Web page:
A few years ago, my wife said to me, “I have heard you preach against every sin, but one.” Well, I’m not sure that was true, but I was pretty certain I had never preached on the one she was thinking about. The sin of gluttony.

I was preaching through a book of the Bible at the time, and it just so happened that two or three weeks later, there it was: gluttony. I proudly prepared and thought I would surprise Cindy by not telling her until I preached the message. When the day came, and before I hit that point, I paused, snapped my fingers and said, “listen up, Cindy, this one is for you.” Then, I proceeded to preach against gluttony. The congregation gasped, and Cindy started laughing. It wasn’t until after the service I realized the congregation thought I was calling out my wife for gluttony. Let’s just say it wasn’t my finest moment. That evening, I had to explain the whole thing to a group of upset women who were there to point out I needed to hear that message more than my wife.

I guess when you are 30 pounds overweight, gluttony isn’t a sin you can address without being an obvious offender. Perhaps it is easier to preach against sins that we ourselves aren’t tempted by or at least are not obviously guilty of, than the ones we are. This may be why today’s pulpits are filled with sermons that point out the sins of our secular society, rather than the failure of the church to penetrate lostness.

We shouldn’t be surprised, as Paul said in I Cor. 6: 9-10, that our society is filled with liars, fornicators, adulterers, thieves, drinkers, and extortionist, but we should be surprised our churches are. We shouldn’t be surprised that the world is going deeper into sinfulness in search of happiness, but we should be surprised our church members are also.  Paul points out in verse 11, “and such were some of you,” meaning believers were this way, but by God’s grace, we are no longer. As long as those in the church continue in their previous worldliness, we will never penetrate the lostness of our world. It is time we call the church to repentance; then maybe our society will listen to our calling out for repentance.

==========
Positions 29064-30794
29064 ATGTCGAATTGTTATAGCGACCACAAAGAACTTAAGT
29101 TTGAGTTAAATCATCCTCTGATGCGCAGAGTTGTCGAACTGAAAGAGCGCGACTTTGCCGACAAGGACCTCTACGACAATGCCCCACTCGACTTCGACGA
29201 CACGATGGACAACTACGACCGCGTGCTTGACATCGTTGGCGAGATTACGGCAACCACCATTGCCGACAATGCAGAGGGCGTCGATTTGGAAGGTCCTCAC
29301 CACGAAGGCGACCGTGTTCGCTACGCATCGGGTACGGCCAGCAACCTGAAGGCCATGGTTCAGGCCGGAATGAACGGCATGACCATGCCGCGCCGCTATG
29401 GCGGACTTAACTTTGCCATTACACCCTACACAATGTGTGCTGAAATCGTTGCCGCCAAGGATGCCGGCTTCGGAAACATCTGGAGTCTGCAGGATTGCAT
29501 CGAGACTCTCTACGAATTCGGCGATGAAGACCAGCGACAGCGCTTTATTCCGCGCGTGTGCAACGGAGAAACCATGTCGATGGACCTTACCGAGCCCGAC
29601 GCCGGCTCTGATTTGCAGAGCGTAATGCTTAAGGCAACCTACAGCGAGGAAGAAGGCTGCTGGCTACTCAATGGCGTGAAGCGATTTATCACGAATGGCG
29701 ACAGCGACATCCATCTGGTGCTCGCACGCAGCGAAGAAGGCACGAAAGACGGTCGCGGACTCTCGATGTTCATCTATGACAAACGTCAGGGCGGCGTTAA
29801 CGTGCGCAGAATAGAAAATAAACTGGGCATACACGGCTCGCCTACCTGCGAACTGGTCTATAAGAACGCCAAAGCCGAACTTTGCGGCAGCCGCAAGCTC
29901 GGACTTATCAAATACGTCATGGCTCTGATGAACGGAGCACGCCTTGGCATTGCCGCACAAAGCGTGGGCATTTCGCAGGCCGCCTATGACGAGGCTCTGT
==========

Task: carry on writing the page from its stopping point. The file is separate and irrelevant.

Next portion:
Vance Havner was visiting Atlanta’s Underground Mall with some friends one day. They went down the stairs to a restaurant for lunch.  Havner asked the waiter if he could bring a light to the table because he couldn’t see well enough to read the menu. The waiter asked Havner if he had just come in from the sunlight outside. Havner said he had, and the young waiter said, “Sir, if you will just sit here long enough, your eyes will adjust to the darkness and you will be able to see the menu.”   

That night, Havner told the congregation that that was the sin of the church. We have been in the darkness so long our spiritual eyes have adjusted to the darkness, and we think we are in the light. Let’s go back into the light.  Let’s live out the reality of I Cor. 6:11 that says we are washed, sanctified and justified in the name of Jesus by the Spirit. Let’s no longer walk in darkness, but in the light of Jesus!